Show only the required details
Icons help users recognize a class of object. This AIGA icon for example can be instantly recognized as a bus. The icon does not show many details like rear view mirrors or grills. But they are not going to make the user recognizer the icon any faster. In fact it may increase the time to recognize since the user has to process more information. So once I selected the object to be used as an icon, reduce the object to its most basic elements. This reduced the amount of work I had to do.
Design icon in the size they will be used
I wanted icons at 16x16px. Our team a had purchased a library of vector icons, which could be scaled to any size. But when I reduced them to 16×16 px many details of the icons got distorted and the icons were not legible. So I created bitmap icons at 16x16px, either from a blank slate or retouching the vector icon at the required size. Vector icons don’t always get distorted, but I think there is a range of sizes beyond which a icon looks distorted.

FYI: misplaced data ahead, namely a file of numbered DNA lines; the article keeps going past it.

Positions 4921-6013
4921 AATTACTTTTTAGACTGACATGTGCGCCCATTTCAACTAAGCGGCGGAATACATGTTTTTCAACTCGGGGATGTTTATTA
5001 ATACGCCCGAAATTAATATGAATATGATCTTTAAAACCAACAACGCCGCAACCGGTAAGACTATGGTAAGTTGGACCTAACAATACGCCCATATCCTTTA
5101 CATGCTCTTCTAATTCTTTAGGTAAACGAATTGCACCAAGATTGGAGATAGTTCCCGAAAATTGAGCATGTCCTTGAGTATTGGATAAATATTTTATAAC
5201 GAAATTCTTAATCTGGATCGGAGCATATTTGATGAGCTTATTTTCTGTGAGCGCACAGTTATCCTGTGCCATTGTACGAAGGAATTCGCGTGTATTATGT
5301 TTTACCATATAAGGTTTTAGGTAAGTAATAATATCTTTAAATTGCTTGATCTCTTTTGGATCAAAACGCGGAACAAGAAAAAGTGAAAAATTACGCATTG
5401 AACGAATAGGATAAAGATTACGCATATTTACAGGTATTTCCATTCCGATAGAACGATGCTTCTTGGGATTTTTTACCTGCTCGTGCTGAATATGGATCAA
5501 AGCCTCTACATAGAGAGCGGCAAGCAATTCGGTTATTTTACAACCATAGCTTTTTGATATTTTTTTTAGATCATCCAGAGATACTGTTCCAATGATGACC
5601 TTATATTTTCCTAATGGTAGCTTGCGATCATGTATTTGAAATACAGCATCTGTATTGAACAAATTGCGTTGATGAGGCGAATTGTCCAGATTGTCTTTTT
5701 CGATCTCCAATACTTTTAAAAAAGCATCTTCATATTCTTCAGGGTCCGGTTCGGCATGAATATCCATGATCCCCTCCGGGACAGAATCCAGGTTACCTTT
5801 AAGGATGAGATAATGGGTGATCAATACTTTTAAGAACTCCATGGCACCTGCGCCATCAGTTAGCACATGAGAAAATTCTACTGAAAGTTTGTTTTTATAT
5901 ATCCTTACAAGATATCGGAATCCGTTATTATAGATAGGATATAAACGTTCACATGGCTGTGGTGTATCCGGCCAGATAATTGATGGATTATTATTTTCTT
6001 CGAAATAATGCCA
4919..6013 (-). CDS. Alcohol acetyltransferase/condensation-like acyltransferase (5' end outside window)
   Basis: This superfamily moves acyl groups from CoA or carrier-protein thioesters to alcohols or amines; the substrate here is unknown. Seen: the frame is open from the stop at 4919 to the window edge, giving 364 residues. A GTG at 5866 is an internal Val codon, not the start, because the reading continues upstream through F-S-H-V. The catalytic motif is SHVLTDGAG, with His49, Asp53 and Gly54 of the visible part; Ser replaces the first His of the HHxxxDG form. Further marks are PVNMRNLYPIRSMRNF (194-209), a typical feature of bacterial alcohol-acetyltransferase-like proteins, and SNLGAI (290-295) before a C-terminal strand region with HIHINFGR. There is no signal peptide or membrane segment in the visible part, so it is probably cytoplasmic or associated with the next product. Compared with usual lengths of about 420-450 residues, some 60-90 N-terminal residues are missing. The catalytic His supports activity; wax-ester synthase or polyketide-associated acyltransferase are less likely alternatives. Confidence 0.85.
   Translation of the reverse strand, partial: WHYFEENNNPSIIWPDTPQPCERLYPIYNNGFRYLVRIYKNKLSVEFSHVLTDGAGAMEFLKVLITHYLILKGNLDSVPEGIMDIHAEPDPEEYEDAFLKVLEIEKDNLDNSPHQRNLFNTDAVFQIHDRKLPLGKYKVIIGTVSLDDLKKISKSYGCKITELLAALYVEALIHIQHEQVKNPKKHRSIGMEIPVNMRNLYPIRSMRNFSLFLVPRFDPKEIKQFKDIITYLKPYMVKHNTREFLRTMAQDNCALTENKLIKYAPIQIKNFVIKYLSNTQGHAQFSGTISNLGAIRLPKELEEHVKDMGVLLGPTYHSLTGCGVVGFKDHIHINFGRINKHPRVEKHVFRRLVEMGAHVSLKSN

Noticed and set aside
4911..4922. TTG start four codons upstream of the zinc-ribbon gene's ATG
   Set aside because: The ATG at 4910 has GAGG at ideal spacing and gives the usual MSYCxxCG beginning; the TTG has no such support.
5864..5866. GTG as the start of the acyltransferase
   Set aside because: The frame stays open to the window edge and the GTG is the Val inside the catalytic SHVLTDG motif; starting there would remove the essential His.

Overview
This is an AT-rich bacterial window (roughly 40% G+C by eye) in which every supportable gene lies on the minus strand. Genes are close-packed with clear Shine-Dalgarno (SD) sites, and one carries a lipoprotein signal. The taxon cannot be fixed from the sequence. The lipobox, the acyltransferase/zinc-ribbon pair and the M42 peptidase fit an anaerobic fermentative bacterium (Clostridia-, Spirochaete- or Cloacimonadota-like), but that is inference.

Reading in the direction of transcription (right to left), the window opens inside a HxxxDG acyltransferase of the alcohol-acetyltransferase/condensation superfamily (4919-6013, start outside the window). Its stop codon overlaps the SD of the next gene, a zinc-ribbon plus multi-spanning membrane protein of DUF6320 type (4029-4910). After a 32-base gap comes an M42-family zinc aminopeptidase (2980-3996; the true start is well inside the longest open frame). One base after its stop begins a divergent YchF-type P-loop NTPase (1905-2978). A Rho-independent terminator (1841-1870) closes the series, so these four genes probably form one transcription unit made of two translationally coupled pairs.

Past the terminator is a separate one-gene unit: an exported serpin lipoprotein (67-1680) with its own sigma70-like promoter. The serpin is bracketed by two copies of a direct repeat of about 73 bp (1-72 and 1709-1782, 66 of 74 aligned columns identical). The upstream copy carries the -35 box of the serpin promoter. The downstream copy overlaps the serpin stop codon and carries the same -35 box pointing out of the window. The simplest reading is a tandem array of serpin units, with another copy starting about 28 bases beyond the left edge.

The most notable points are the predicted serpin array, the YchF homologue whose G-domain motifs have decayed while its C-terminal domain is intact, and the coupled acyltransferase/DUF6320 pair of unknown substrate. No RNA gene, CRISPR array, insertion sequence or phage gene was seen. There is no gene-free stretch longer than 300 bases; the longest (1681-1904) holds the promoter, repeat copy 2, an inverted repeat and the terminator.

Contrast across icons
It is important that icons are distinguishable from each other especially if icons are going to be shown next to each other. Otherwise the user would take longer time to recognize the icons, which defeats the whole purpose of icons. Whenever I have to design for contrast, I refer to Bertin’s retinal variables: Hue, Shape, Texture, Orientation, Size & Value.
Since all icons have to be similarly sized, I could not use size and position for showing contrast. But using only shape, hue, and orientation I could show sufficient contrast across the icons. I didn’t use texture, since it would be harder to perceive texture at small sizes and also it needs more illustrating skill.
Google’s icons are a good example of icons having contrast across hue, shape and orientation. I like how the icons for Blogs and Realtime have the same shape, but different hue and orientation. It captures their conceptual similarity and differences beautifully.